Francke’s choice for cocktails is the Palestinian Golden Ramallah. He believes it delivers the right punch of anise without being overwhelming, plus it’s reasonably priced. Another notable mention is Arak Brun, which Francke describes as “very high-quality, but fresh and vegetal-tasting.” However, a recent favorite, especially among the Middle Eastern diaspora, is Muaddi. Crafted by a Palestinian from Philadelphia, its uniqueness is best appreciated when consumed pure or with a splash of water.
Innovating with Arak in Cocktails
Brian Levine, manager at Laser Wolf in Brooklyn and Philadelphia, acknowledges the challenge Arak faces. He states, “Black licorice forever gets a bad rep,” but emphasizes that Arak is more about highlighting anise flavors than pure licorice. Levine incorporates Arak in the Salty Lion cocktail at his restaurant, blending it with gin, grapefruit, mint, and salt. He aims to present arak in flavors that pique curiosity, stating that grapefruit, lemon, and mint pair perfectly with the spirit.
Roe, on the other hand, finds joy in incorporating Arak in contemporary cocktails. As he describes it, “A quarter-ounce can transform a simple cocktail into a unique experience that adds layers of flavor.” Francke seconds that sentiment, stating that a Middle Eastern Zombie made with arak instead of Angostura bitters truly makes the drink stand out. Moreover, Francke shares a delightful discovery, saying, “Coconut water pairs remarkably well with Arak.”
Can You Source It In America?
Major cities with diverse populations, such as New York City, Los Angeles, and Washington, D.C., typically house specialized liquor stores or Middle Eastern markets where Arak can be found. These urban hubs often cater to a varied clientele, leading to a broader inventory of international spirits.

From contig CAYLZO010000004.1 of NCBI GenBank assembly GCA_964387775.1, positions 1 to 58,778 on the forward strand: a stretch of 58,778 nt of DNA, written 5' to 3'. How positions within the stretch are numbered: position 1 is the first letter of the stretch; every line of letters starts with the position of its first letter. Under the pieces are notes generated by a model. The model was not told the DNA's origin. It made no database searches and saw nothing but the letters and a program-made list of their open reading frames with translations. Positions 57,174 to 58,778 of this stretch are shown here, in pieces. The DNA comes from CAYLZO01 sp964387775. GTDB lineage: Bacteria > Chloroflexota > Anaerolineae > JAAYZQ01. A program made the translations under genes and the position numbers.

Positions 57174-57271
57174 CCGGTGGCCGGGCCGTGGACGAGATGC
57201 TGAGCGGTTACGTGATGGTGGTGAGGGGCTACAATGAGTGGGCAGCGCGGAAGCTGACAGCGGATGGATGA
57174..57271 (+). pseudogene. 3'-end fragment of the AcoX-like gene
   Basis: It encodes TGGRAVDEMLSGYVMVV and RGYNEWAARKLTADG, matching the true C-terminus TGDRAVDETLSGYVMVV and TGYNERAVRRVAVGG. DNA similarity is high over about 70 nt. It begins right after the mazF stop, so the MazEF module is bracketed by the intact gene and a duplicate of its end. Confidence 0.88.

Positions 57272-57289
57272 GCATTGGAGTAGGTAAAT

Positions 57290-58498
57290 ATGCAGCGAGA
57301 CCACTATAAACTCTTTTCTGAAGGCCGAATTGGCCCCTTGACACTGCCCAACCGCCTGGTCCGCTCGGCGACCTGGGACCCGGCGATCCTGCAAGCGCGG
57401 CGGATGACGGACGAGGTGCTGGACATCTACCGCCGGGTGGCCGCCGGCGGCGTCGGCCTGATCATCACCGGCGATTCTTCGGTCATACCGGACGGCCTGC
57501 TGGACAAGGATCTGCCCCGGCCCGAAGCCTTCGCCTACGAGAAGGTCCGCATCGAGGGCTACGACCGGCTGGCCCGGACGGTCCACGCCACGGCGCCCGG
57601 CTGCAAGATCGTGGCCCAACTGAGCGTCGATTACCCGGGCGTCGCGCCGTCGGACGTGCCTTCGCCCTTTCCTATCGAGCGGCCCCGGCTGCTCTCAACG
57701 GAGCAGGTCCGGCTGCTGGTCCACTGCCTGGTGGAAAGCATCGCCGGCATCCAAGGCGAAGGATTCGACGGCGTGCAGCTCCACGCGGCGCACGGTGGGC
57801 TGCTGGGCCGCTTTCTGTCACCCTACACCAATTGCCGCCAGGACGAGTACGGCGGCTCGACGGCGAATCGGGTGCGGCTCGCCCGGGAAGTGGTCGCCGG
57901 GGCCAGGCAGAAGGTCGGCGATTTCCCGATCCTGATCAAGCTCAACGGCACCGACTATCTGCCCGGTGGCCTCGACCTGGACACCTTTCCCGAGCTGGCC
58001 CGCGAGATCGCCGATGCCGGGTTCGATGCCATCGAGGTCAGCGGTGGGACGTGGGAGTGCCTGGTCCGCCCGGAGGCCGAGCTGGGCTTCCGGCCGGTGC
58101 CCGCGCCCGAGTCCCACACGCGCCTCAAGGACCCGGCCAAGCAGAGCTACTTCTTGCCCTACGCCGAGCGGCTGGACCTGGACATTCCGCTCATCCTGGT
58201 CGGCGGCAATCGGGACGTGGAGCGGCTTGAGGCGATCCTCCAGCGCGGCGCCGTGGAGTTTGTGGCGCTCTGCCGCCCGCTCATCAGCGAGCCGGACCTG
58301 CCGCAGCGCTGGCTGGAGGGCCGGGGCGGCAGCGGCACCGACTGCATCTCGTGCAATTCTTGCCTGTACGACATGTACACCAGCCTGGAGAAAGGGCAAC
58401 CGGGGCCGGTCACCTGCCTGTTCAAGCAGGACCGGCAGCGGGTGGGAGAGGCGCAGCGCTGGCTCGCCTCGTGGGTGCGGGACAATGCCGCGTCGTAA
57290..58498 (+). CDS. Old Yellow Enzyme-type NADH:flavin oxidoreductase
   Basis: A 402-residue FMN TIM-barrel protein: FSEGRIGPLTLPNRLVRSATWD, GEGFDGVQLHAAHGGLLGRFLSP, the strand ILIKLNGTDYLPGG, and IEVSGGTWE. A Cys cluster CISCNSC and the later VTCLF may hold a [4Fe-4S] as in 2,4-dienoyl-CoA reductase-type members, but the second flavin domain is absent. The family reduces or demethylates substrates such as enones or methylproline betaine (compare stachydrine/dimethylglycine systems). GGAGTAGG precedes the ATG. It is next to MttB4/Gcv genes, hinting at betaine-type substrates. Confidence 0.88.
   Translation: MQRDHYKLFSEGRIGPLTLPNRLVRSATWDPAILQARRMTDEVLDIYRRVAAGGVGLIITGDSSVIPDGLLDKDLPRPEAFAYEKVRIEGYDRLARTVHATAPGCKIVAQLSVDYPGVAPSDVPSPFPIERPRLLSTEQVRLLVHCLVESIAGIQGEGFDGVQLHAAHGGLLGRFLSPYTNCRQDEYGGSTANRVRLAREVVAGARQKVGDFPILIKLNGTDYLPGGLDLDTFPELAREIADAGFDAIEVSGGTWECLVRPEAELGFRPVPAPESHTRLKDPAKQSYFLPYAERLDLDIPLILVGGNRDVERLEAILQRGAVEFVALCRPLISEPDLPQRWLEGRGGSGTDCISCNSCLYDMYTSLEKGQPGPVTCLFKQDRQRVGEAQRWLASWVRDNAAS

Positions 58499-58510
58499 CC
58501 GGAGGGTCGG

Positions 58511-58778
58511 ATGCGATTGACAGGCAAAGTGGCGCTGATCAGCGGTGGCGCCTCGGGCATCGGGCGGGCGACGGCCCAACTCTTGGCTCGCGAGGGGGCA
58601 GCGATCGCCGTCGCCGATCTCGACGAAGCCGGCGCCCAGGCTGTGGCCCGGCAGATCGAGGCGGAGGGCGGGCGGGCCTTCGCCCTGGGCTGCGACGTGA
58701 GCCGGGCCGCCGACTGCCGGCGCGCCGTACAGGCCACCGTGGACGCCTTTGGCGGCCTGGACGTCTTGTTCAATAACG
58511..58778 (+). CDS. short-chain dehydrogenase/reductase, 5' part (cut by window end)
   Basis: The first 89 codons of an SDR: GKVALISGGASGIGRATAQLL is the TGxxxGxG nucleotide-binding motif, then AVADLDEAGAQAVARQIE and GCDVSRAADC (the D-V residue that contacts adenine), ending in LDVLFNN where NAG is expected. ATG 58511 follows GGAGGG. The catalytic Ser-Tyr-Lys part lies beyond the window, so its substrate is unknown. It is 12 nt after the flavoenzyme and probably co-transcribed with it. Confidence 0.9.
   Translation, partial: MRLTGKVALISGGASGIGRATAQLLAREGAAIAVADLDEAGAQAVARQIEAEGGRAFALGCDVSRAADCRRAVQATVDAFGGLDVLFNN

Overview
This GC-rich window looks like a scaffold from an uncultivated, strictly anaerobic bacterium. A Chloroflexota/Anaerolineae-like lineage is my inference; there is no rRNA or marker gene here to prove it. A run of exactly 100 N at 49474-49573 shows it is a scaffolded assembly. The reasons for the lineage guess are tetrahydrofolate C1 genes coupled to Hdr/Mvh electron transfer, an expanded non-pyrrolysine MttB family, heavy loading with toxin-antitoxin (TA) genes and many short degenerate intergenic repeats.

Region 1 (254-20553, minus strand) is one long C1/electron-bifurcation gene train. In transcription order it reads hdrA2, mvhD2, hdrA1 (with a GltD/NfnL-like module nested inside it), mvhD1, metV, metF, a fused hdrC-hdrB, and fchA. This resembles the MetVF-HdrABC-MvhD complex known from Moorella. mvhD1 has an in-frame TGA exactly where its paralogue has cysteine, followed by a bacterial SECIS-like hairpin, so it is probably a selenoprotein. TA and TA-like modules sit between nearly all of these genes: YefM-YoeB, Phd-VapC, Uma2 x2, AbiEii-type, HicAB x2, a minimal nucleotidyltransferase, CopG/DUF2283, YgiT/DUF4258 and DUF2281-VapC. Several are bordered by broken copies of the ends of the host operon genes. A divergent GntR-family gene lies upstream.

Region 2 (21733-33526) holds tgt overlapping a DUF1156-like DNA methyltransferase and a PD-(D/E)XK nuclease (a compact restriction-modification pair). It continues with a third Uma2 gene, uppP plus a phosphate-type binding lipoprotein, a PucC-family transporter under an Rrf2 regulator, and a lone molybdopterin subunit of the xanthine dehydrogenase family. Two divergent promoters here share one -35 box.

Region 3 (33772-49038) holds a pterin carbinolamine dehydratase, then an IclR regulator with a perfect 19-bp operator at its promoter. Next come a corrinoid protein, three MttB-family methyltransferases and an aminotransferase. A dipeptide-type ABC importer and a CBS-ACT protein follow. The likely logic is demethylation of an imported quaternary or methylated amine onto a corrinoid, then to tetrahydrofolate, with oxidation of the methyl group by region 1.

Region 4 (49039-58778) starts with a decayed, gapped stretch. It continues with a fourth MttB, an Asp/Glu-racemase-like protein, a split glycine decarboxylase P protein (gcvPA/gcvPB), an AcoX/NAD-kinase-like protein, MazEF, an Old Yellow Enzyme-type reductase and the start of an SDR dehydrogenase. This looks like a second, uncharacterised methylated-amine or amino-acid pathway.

Several states, including California, New York, and Texas, due to their larger Middle Eastern communities, are more likely to have liquor stores stocking Arak. While it’s feasible to find Arak in brick-and-mortar stores in these regions, the digital realm offers even more options. Numerous online liquor retailers based in the U.S. have expanded their inventory to include Arak, catering to the demand for diverse and unique spirits. Purchasing online allows for delivery to multiple states, providing an avenue for those residing outside major metropolitan areas to access this spirit.
Before making a purchase, it’s advisable to verify your state’s liquor import regulations, as some may have restrictions or additional taxes on spirits sourced from outside the U.S.
It’s a Balancing Act with Arak
The key with arak, as with many potent ingredients, is balance. Roe suggests treating it like absinthe, where a touch can amplify the entire concoction. He recommends pairing arak with rye, mezcal, gin, cinnamon, cardamom, ginger, and seasonal fruits.
As Roe points out, “Because the flavor profile of arak is so pure, it offers extensive versatility.” The aniseed flavor, complex yet pure, does the heavy lifting in cocktails, amplifying other ingredients.
One of Francke’s cocktail creations, “A Few of My Favourite Things,” features a blend of arak, Scotch whisky, lemon juice, and honey. The reason? Scotch whisky’s popularity in the Middle East. Francke tried merging the two, and the result was nothing short of splendid. The bartenders at Callie, too, have their signature cocktail, the Stage Fright, which blends rye, lemon, smoked eggplant remnants, and the magic of Arak. As Roe aptly summarizes, thanks to its aniseed flavor, “Arak makes everything dance on your palate.”